I mentioned before how people making a lot of money often are unhappy.   No matter how much they make, it ain't never enough, as their lifestyle expands to accommodate the income level, and they just spend more and more and never accumulate wealth.

They literally feel they are on a treadmill, working harder and harder, and getting nowhere.  Late at night they come home to a complaining wife who wants even more stuff to buy, and children who view them as an ATM machine.  Running away or jumping off a bridge start to look like viable options.

And I know this because at one time in my career, I felt the same way.    I read about husbands that just walked away from jobs and family and thought, "Gee, I get that.  This doesn't seem like fun, anymore!"

But rather than do something drastic, I decided to do something drastic instead.   I started my own practice, and after a few false starts and some dead-ends, I figured out that I could work very little and make just a little - and be happy with what I was doing.   The best part was not having to depend on a steady stream of cases and clients - and being able to tell problem clients to fuck off (in so many nice words).

So please, if you are a young lawyer (or even an old one) and are thinking about ending it all because the stress of lawyering is too much, stop and think about it a bit.  You can do things differently in your life - and be happy.

Yes, this means getting off the hamster-wheel of status.  Stop worrying about what others think of you, and worry about what you think of yourself.   Who cares what your fellow lawyers think?   Or put it this way - what will they think of you if you off yourself?  Not much.   Better off to be a "loser" like me than a real loser.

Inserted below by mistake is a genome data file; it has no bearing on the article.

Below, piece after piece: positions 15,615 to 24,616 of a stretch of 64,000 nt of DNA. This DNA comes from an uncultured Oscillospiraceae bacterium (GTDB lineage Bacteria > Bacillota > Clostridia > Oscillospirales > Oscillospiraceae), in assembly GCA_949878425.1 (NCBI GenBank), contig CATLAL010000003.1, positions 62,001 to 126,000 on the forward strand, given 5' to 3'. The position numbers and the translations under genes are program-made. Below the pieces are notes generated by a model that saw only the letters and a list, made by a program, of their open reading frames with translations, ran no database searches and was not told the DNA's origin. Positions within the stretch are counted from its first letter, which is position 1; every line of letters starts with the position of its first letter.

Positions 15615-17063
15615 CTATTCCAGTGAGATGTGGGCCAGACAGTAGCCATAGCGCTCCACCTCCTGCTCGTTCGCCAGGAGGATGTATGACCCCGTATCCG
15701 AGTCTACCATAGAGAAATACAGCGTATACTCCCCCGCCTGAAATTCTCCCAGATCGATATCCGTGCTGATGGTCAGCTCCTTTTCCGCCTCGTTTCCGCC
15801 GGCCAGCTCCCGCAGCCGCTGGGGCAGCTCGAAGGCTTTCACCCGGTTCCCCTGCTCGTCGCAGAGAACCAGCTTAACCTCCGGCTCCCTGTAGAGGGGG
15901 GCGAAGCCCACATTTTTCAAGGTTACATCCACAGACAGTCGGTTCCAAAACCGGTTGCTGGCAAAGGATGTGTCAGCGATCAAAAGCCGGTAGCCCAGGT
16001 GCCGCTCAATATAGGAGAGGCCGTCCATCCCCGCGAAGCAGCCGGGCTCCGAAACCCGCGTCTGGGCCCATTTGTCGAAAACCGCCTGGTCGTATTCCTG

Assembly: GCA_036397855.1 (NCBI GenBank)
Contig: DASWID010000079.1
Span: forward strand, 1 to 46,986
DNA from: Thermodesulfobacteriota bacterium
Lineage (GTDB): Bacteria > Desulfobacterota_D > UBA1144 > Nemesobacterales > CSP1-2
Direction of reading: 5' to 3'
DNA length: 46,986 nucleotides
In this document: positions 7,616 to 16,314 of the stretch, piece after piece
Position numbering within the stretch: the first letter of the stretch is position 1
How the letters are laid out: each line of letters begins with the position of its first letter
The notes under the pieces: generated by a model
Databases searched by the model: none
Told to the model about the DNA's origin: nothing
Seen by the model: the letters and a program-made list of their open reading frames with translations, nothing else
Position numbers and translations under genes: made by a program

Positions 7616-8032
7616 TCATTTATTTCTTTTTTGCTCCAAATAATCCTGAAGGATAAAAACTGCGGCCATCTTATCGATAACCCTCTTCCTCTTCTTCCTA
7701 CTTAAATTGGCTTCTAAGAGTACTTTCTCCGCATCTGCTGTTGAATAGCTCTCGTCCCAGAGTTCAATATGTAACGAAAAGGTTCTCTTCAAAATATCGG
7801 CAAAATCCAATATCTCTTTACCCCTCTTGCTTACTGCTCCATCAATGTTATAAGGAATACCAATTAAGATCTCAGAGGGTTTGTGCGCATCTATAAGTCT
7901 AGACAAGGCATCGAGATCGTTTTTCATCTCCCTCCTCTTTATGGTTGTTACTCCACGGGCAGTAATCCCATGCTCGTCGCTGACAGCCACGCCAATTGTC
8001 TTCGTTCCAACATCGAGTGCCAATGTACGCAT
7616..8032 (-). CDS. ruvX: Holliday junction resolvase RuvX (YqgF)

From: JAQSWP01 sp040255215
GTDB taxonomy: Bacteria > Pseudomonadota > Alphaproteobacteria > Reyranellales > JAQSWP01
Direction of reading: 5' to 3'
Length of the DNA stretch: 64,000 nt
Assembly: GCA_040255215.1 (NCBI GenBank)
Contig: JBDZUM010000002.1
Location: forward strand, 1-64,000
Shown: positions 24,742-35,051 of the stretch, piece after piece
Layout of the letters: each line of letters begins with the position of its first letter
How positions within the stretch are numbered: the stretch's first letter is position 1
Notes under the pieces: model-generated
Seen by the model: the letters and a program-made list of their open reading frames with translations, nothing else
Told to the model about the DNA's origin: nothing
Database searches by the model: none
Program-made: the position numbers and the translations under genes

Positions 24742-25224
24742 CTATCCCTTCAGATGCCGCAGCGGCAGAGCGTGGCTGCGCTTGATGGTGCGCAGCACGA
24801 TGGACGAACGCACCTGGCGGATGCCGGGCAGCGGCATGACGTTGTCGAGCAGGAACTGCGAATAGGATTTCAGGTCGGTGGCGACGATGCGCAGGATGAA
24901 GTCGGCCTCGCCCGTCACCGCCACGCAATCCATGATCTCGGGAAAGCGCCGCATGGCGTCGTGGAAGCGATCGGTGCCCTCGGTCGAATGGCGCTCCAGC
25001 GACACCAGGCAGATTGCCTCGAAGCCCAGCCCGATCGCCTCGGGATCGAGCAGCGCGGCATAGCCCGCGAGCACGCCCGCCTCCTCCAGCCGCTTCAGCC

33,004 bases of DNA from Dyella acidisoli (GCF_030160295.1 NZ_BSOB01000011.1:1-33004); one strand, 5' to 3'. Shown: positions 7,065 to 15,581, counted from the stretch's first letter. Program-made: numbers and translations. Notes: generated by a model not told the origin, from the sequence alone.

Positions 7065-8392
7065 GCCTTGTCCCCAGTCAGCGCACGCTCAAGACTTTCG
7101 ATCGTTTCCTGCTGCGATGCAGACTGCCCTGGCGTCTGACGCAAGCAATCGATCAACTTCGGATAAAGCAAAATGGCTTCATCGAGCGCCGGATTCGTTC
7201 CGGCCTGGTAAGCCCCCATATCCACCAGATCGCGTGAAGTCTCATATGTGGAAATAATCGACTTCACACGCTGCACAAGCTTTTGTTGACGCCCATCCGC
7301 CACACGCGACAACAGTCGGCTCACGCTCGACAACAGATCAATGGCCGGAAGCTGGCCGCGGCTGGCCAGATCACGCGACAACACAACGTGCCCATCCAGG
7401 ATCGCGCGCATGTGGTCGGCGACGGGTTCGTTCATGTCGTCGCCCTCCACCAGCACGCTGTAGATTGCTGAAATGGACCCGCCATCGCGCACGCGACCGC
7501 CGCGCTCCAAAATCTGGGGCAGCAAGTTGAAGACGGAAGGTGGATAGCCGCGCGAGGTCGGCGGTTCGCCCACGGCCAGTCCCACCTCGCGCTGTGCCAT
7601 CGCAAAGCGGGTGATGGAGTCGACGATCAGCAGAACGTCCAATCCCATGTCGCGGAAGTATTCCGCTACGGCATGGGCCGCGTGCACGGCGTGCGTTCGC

It also means having a long talk with your spouse about priorities in life.   The mini-mansion in the cornfield is killing you, and it is time to dump it.  Leased cars and designer coffees are false values.   You have to start over doing something differently than what you did before.   Otherwise, you are trading one hamster wheel for another.

Sadly, some spouses don't get this - and would rather divorce their husbands (and demand to be supported in a manner "to which they are accustomed to") than work together as a team.   If that is the case, I don't know what to say, other than maybe shoot the wife before you shoot yourself.

But seriously, there is more to life than billing and making money.  When the practice of law (or medicine) becomes all about making as much money as you can, the joy in it evaporates quickly.   You become a victim caught up in a money-machine - a hostage on the money train.  Get out while you can - and take charge of your life.

UPDATE:  One other reasons lawyers have a lot of stress, in addition to billing requirements, is the amount of responsibility involved in the work.   If you work at a "job", chances are, you go home at night and forget about work.   If you make a mistake at work, the worst thing that can happen is you lose your job.   For an Attorney, if they make a mistake, they can be sued out of existence or their client ends up on Death Row.   For Doctors, this stress is even worse - patients can DIE if you are not careful.

Yet the pay for Doctors and Lawyers is not that much above what a lot of "no-stress" jobs pay.   All that stress, and nothing to show for it.   Better off being a NYS school teacher and making a hundred grand a year to teach social studies.

I filed a case the other day and made a mistake in the filing fee - a $5000 mistake.  Ouch.  That comes out of my pocket.   I'm betting your life doesn't have these sorts of issues, does it?